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5 Mistakes Coaches and Parents Make in Motivating Athletes

Posted on September 27 2017

While motivation is key in bringing the best out of young athletes, there’s a right way and a wrong way to do it. Encouraging someone either on or off of the field seems easy enough, but there are subtle nuances to the act that can serve as a detriment to a player if not done correctly and with care. The experts of Sports Merits are here to help you properly motivate the young athlete in your life by identifying five of the most common mistakes parents and coaches make.

 

  Overreacting to Mistakes

 

No matter how great an athlete might be, there will be times where he or she will make mistakes or fail to perform to expectations. One of the absolute worse things you can do for a young athlete’s moral is to overreact to mistakes. Even if players have performed moves perfectly countless times before, they shouldn’t be berated for messing up.

 Focusing on the Best Players

 

Nothing can dissolve morale more than a coach who focuses mainly on the team’s star players. It makes no difference how great those players might be, the other members of the team have plenty to contribute if parents and coaches are willing to show them. When you ignore players who don’t play as well as the top-performing athletes, you’re sending them a silent message that all of the hard work they do goes unnoticed and unappreciated.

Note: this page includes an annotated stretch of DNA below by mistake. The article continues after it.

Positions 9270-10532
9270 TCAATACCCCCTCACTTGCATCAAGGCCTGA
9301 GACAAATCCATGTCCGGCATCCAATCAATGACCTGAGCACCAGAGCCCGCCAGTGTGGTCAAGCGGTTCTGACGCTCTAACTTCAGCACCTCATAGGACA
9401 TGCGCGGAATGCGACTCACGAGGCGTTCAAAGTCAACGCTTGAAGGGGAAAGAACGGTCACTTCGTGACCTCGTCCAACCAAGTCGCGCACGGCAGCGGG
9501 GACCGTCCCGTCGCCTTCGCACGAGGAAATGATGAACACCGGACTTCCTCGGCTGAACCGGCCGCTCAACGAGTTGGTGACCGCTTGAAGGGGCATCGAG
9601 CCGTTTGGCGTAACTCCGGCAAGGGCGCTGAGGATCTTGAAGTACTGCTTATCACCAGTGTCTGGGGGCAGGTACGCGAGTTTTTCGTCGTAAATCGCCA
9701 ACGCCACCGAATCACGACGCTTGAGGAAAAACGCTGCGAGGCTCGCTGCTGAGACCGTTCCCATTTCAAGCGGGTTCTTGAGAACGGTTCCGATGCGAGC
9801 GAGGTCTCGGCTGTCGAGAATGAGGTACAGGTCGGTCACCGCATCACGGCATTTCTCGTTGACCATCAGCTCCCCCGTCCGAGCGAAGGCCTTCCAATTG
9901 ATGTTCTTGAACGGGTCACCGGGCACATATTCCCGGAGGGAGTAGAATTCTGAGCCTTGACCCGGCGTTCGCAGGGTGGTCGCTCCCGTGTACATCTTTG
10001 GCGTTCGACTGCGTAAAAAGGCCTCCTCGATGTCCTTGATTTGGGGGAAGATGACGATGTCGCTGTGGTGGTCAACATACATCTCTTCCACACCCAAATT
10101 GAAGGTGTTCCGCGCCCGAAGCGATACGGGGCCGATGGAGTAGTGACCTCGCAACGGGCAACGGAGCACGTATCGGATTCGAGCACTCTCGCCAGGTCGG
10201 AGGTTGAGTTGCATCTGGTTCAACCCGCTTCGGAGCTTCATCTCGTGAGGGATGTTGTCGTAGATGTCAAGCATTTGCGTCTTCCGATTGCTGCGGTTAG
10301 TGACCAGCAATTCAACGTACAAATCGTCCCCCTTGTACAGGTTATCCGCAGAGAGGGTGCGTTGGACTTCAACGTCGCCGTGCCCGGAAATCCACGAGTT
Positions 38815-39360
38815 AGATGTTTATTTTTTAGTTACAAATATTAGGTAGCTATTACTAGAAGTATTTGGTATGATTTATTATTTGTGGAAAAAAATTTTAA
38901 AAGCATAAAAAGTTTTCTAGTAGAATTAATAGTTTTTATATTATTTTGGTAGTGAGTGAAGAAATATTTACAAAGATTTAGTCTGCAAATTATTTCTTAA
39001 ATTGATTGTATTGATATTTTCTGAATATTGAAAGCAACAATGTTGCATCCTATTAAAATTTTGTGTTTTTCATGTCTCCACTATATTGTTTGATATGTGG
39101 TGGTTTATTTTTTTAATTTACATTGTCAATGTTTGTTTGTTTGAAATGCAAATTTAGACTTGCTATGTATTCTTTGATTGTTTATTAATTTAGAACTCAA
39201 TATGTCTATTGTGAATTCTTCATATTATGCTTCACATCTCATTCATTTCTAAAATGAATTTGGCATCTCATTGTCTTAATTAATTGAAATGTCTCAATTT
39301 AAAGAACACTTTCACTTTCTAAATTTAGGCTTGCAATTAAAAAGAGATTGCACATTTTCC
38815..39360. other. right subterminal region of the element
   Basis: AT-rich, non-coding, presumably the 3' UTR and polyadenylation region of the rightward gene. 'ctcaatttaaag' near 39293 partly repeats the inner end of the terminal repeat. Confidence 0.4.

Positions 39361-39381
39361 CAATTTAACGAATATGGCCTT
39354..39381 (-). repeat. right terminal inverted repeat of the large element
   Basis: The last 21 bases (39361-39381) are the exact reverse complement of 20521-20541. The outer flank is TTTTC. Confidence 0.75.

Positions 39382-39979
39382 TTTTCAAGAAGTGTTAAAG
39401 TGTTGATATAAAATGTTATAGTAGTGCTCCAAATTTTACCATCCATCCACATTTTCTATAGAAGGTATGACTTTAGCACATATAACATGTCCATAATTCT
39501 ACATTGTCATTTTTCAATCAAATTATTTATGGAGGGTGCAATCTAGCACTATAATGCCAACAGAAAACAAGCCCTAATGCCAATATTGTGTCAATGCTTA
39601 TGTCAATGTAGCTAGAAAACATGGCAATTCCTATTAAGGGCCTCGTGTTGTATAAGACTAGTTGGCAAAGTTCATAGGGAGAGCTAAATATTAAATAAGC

Asking for More Than Can Be Given

 

Every athlete is human, and humans have limits. You want to push your players or child, but not to such a degree that they feel burnt out or overtrained. This does little more than compromise performance and can degrade overall health. Playing sports is just as much of a mental exercise as it is a physical one, and athletes need time to recharge their bodies and minds to remain properly motivated.

 

  Keeping the Pressure On

 

Practice shouldn’t be viewed as a “make it or break it” scenario. This is a time for young athletes to improve their performance and work towards their goals, not be made to feel as if they’ve either failed or succeeded without room for a healthy middle ground.

 

  Making Sports All-Consuming

 

Your kids or players have interests off of the field or court, and they should be given plenty of time to explore those endeavors. It’s easier to maintain proper motivation when players don’t live and breathe sports every second of every day.

 

Have you found yourself making these motivation blunders? Correct your behaviour and watch your child or team revitalize their performance and motivation.

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